GSOC Deserved Better Communication

NYU’s decision to change some graduate students’ healthcare plans speaks towards a bigger problem of a lack of communication between the university and its students.

WSN Editorial Board

This last week, an administrative decision to withhold information from the student body resulted in yet another controversy regarding credibility. WSN covered NYU’s lack of openness around their claim that the State required them to consolidate the Graduate Student Health Insurance Plan with the Comprehensive Health Insurance Plan. Later, a representative from the Department of Financial Services refuted this claim — the State did not require them to do so. NYU’s decision to consolidate had been made solely by NYU and its health insurance company.

This decision impacted over 1,000 students. Previous to this, fully funded students in GSAS could use the Graduate Student Health Insurance Plan, which had more extensive coverage and lower copays for children and spouses. On June 20, these GSAS students were notified that this plan, GSHIP, would be combined with another plan — NYU’s Comprehensive Plan — to cover all students with the same comprehensive plan. The move from GSHIP to the Comprehensive Plan resulted in higher copays and less coverage for all students that used to have GSHIP, and their families who were offered it at a subsidized rate.

NYU’s lack of communication with the students who were personally affected by this issue was not only unjustifiable, but created a problem which could have easily been avoided. To begin, NYU denied a request for information from the Graduate Student Organizing Committee. In their denial, NYU referred GSOC to a website that also claimed they were required to consolidate by the State. To make matters worse, during arbitration with GSOC, NYU failed to clarify. Caroline Bowman, an organizer of GSOC who was present during the arbitration, said Dr. Carlo Ciotoli, Executive Director of the Student Health Center, reiterated his previous claim that the New York State Department of Financial Services required NYU to consolidate its health insurance plans.

It is not the goal to argue that the administration’s specific actions in reference to the consolidation were inherently malicious. But the issue lies in their inability to be transparent with the student body. NYU could have made it public that they were only trying to follow regulation by consolidating the healthcare plans. From additional information the university provided after the article, it seems that their original health care plans, which included GSHIP, were denied by the State. Instead, they made a choice to say that they had been required to do so. This is not the same as being required to consolidate the plans but does a better job of explaining why they may have chosen to do so.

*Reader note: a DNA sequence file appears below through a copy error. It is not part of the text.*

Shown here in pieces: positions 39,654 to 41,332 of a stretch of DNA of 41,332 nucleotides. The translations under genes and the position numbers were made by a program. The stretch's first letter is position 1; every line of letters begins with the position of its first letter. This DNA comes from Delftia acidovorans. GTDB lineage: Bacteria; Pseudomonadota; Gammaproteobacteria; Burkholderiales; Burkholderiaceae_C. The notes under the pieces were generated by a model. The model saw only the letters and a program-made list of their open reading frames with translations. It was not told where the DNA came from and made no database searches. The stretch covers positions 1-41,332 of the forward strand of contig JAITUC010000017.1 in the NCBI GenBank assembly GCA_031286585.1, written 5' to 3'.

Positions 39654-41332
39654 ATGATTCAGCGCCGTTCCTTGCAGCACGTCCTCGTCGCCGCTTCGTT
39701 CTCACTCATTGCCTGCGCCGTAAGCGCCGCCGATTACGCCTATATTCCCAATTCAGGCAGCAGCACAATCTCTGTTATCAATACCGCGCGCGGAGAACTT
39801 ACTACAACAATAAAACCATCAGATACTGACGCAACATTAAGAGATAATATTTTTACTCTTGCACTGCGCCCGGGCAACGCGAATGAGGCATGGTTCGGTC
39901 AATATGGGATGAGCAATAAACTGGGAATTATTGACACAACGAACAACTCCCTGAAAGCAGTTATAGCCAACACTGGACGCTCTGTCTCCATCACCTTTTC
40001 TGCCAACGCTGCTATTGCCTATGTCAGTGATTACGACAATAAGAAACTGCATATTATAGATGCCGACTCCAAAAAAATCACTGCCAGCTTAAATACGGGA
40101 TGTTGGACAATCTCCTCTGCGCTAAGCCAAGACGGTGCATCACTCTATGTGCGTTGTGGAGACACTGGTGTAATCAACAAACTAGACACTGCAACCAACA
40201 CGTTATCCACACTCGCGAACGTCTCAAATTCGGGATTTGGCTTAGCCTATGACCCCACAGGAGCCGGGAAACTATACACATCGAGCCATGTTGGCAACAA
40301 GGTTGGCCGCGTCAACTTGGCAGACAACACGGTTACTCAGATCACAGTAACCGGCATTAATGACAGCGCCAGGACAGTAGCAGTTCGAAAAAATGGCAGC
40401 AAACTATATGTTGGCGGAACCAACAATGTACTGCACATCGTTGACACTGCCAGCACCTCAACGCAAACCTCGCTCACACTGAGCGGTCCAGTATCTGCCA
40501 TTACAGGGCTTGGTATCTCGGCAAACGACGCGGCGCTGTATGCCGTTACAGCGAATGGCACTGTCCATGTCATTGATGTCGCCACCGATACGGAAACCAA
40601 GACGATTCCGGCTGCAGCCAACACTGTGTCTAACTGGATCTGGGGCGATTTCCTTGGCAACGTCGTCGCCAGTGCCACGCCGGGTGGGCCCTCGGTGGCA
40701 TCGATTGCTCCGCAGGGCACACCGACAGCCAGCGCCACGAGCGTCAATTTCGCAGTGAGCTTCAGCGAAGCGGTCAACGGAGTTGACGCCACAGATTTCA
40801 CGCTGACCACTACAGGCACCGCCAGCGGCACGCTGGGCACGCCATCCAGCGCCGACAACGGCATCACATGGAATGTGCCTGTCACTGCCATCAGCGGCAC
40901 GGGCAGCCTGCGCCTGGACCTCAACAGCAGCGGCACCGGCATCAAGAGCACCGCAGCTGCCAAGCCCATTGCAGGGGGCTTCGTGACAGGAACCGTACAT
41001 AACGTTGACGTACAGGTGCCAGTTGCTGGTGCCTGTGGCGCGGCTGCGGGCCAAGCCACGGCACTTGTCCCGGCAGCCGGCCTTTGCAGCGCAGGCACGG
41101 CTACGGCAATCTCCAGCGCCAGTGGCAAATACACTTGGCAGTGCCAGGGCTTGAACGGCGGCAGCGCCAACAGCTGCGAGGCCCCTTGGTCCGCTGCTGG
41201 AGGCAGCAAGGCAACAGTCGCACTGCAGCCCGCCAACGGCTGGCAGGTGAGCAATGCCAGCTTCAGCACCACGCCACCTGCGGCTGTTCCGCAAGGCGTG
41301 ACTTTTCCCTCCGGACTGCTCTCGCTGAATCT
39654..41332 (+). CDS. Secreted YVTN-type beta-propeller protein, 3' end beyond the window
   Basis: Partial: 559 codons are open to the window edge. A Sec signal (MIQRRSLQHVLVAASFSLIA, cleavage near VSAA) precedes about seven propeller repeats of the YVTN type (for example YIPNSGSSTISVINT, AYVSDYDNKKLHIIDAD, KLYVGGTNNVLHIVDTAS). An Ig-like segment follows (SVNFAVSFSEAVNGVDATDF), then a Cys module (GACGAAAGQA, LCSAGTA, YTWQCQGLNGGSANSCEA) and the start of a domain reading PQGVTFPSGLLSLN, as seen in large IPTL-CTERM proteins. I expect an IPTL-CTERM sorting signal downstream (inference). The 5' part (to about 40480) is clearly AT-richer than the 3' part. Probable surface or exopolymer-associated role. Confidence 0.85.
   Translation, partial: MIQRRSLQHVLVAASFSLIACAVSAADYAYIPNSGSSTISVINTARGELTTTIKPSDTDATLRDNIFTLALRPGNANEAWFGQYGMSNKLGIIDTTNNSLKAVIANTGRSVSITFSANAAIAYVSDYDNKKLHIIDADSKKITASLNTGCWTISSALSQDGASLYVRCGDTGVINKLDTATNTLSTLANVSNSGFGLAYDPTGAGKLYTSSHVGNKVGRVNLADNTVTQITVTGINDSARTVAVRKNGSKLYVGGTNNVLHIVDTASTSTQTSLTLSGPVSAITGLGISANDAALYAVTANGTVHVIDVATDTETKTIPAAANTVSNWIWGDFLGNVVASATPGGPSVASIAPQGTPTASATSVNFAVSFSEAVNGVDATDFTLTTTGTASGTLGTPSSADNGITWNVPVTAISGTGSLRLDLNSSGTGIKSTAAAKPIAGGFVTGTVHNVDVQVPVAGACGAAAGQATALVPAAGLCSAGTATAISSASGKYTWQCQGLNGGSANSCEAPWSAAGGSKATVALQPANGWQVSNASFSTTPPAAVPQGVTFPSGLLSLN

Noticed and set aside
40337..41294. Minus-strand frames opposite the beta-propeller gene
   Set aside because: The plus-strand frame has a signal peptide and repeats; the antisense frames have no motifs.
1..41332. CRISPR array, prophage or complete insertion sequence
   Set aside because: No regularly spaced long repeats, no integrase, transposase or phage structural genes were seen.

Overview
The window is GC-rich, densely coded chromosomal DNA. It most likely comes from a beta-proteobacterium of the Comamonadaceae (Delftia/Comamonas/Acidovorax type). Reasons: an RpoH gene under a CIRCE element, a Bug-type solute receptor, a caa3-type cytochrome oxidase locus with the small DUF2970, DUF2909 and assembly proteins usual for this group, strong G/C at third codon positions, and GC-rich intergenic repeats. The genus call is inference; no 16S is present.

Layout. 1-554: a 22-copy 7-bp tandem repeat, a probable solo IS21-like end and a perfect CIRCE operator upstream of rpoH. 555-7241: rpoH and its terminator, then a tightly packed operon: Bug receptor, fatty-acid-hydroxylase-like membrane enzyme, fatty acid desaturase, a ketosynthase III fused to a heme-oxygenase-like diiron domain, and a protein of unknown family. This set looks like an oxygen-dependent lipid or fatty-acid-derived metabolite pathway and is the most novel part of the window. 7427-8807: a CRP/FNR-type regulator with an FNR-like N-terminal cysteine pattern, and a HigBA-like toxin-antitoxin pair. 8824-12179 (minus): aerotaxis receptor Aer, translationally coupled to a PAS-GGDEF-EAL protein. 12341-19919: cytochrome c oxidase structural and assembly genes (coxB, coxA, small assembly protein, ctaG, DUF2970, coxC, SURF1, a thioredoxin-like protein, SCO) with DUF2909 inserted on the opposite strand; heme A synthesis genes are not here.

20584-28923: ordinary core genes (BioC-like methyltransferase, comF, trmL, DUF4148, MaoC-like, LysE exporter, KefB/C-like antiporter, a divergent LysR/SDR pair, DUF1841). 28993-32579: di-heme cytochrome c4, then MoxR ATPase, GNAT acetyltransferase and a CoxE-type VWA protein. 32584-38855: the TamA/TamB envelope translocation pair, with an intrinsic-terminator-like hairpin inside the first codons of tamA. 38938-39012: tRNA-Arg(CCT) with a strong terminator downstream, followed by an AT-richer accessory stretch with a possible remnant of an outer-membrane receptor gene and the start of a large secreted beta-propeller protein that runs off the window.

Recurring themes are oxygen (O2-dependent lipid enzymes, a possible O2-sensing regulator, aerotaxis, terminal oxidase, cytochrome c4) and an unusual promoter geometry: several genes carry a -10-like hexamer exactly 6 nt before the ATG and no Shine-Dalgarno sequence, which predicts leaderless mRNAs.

Perhaps the administration was worried about being criticized regarding a decision that would increase costs for students — which was made without consulting the student body. However, the ramifications of a lack of transparency are far greater in terms of damaging the administration’s credibility than their ownership of the consolidation would have been.

NYU has consistently attempted to resolve issues behind closed doors, revealing a lack of concern for hearing our voices as students. This isn’t the first time NYU has had an issue with transparency — whether it be through the absence of communication from the Board of Trustees or the university’s silence on the loss of a student. But a university can only effectively respond to its community’s concerns when a line of communication exists. Undeniably, our community would benefit if NYU chose to actively seek out students’ ideas — rather than rush to contain information they deem as a threat to their image. Instead of acting unilaterally on behalf of the students, the university should have made students aware that the State couldn’t accept the insurance plans as they existed, and opened up a dialogue about what to do next. This could have created an opportunity to work with GSOC to solve the issue, and would have prevented NYU from being accused of lying to its students.

Similarly, in the health care controversy, the university made a decision to communicate their reasoning after WSN’s article was published. The university was dissatisfied with WSN’s characterization of their miscommunication as a lie and expressed this in an email to WSN. However, if the university had responded to GSOC’s original request for information, or their repeated asks for clarification afterward during the grievance and arbitration process, the misunderstanding could have been avoided. Instead, at each point, NYU decided to keep the information on the consolidated plans private, making it much easier to assume the worst when a spokesperson from the New York State Department of Financial Services stated that the agency had not required them to consolidate the plan.

Whatever one feels about the university’s decision, it is unquestionably problematic that they made it without consulting the student body. Education is a two-way street, and for our university to be successful, it requires the participation of all parties. To foster and encourage both transparency and dialogue is of the utmost importance in cultivating trust and communication.

Opinions expressed on the editorial pages are not necessarily those of WSN, and our publication of opinions is not an endorsement of them.

A version of this article appeared in the Monday, Feb. 11, 2019, print edition. Email the Editorial Board at [email protected] 

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